I can’t think of an investor alive who doesn’t want to find a company like Wal-Mart in 1971, Microsoft in 1986, or Amazon.com in 1997. There’s just one problem: finding something like that is akin to finding a needle in a haystack. Sure, such opportunities exist; they’re just few and far between. There’s no way to accurately identify those kinds of growth opportunities beforehand, either. There was just no way to predict just how big each of those success stories would end up. This is why I think growth investors should cast a wider net. Find the kinds of companies with huge…
To keep reading, enter your email address or login below.
I can’t think of an investor alive who doesn’t want to find a company like Wal-Mart in 1971, Microsoft in 1986, or Amazon.com in 1997.
There’s just one problem: finding something like that is akin to finding a needle in a haystack. Sure, such opportunities exist; they’re just few and far between.
There’s no way to accurately identify those kinds of growth opportunities beforehand, either. There was just no way to predict just how big each of those success stories would end up.
This is why I think growth investors should cast a wider net. Find the kinds of companies with huge potential and throw a little money at each. If just one explodes 10 or 20 times higher over the course of a decade or two, that’s all an investor needs to really make a difference.
Here are three such stocks in the Canadian market today.
Amazon gets all the attention in the online retail space, but I firmly believe Shopify Inc. (TSX:SHOP)(NYSE:SHOP) has greater potential today.
Shopify doesn’t actually sell anything. It assists businesses in getting their products online, helping everyone from mom-and-pop vendors with building professional-looking websites to huge brands with millions to spend with marketing themselves online. It also helps with inventory control and getting products listed with Amazon, eBay, or Etsy.
The company’s revenue growth has been nothing short of amazing. In 2013, it did just over US$50 million in sales. Just three years later, in 2016, the top line was nearly eight times higher at US$389 million.
There are an untold number of small businesses that could benefit by getting their product on the web. Shopify is the easy way for them to get there.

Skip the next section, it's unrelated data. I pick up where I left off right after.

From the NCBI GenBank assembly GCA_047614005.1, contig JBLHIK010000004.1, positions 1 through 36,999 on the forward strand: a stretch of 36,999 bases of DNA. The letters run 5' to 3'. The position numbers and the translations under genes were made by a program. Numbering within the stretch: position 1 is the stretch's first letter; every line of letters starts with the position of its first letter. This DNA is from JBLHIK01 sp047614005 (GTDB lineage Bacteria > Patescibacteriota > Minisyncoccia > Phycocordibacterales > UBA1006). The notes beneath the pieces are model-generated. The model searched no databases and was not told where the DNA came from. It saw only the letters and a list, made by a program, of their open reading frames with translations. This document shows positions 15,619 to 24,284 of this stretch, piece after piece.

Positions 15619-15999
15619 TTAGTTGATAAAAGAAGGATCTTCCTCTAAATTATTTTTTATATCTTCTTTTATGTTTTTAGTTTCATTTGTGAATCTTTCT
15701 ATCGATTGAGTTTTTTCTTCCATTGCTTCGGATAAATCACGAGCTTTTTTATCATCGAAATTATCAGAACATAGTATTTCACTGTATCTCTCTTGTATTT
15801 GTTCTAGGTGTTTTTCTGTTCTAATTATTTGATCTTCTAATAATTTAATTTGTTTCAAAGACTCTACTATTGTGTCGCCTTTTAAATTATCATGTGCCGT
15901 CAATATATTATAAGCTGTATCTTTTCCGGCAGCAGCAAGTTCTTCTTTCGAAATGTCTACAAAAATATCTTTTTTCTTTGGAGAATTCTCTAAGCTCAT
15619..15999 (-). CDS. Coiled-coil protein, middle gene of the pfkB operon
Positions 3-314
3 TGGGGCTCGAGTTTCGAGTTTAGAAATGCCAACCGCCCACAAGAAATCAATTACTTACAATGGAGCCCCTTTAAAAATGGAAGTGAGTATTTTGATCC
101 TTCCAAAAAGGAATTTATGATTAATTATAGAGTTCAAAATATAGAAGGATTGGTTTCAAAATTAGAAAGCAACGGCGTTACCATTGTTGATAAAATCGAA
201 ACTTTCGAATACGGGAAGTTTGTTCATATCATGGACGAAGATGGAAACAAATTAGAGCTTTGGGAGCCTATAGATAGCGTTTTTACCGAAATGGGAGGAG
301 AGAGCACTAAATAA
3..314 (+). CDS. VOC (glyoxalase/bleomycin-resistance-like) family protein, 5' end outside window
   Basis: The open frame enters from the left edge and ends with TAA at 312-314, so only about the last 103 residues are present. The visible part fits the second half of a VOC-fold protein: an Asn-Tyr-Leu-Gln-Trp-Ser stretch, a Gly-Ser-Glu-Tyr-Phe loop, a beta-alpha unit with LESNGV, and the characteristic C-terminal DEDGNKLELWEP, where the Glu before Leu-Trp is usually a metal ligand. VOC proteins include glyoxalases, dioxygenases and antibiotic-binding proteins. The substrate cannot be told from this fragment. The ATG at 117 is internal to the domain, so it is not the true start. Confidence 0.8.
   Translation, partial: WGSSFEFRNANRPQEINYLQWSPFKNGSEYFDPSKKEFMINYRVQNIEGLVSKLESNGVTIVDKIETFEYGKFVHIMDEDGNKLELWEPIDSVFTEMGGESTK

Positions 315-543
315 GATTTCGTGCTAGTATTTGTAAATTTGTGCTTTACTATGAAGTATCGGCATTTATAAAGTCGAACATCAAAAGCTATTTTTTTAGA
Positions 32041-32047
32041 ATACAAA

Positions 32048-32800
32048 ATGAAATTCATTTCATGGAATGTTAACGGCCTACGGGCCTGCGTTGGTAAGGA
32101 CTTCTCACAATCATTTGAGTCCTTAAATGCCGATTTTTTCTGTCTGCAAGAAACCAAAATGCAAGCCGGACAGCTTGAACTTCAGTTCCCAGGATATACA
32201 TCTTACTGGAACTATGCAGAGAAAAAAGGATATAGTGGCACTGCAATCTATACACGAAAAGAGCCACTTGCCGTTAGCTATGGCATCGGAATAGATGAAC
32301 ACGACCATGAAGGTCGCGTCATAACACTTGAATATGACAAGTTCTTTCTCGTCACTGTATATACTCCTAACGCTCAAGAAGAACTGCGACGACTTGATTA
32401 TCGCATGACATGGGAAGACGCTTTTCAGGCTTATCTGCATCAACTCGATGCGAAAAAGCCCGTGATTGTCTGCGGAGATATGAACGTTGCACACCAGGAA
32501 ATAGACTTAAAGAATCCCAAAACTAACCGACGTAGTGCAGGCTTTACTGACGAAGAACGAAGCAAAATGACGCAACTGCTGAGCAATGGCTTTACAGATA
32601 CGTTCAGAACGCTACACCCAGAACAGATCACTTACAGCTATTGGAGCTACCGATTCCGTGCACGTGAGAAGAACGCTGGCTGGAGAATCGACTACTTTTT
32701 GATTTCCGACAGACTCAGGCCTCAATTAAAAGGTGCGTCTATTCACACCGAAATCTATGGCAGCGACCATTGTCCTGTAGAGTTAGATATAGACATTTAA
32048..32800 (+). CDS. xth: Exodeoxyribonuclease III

In other words, the party might just be getting started.
Goeasy Ltd. (TSX:GSY) has transformed itself from a rent-to-own furniture and electronics retailer into Canada’s dominant provider of small loans to folks with bruised credit.
The company’s loans aren’t cheap. Customers pay more than 46% annually to borrow small amounts, usually nothing more than a couple thousand dollars. It’s still much cheaper than a Payday loan, which charges 15% or 20% over just a couple of weeks.
Goeasy has increased its top line from $219 million in 2013 to $348 million in 2016 with profits more than doubling in the same period. Analysts predict strong growth will continue with the top line increasing 12% in 2017 and an additional 14% in 2018.
Despite the growth, Goeasy is reasonably priced today. Shares trade hands at just 15.2 times trailing earnings and an amazing 11.7 times projected 2017 earnings. It isn’t often investors can find that kind of valuation combined with organic growth potential. Shares also pay a 2.1% yield.
After a nearly a decade of furious growth after its 2009 IPO, Dollarama Inc. (TSX:DOL) has approximately 1,100 stores in Canada. You’d think that would be enough, but there’s still plenty of potential left.
The company recently announced it would like to open 1,700 stores in Canada — up from a previous target of 1,400. No time frame was announced, but it has been opening around 75 new locations a year over the last couple of years.
Dollarama isn’t likely to just stop at the Canadian border. It signed an agreement with a Central American dollar store chain called Dollar City in 2013 which stated it would help the smaller retailer with merchandising and sourcing product. Included in that agreement was an option to buy the entire chain. Most analysts predict that it’s only a matter of time before it acquires Dollar City.
In 2016, Dollarama increased sales by 13.7% on a year-over-year basis. It doesn’t look like that growth is going to slow down anytime soon.
The bottom line
There’s no accurate way to predict which growth stock will truly make or break your portfolio. All an investor can do is buy interesting growth stories and hope for the best.
Shopify, Goeasy, and Dollarama are all such opportunities today. They’re certainly worth the gamble.
You've probably never even heard of this up-and-coming e-commerce powerhouse headquartered in Eastern Ontario...
But, despite coming public just last year, it's already helping the likes of Budweiser... Tesla... Subway... and Red Bull move $9.9 BILLION (and counting) worth of goods online each year.
And now it's caught the eye of the legendary investor who got behind Amazon.com in 1997 -- just before it shot up over 23,000% and made investors like you and me rich beyond their wildest dreams.
Click here to discover why this investor says it's time to buy.
Fool contributor Nelson Smith has no position in any stocks mentioned. David Gardner owns shares of Amazon. Tom Gardner owns shares of Shopify. The Motley Fool owns shares of Amazon, eBay, Shopify, and SHOPIFY INC. Shopify is a recommendation of Stock Advisor Canada.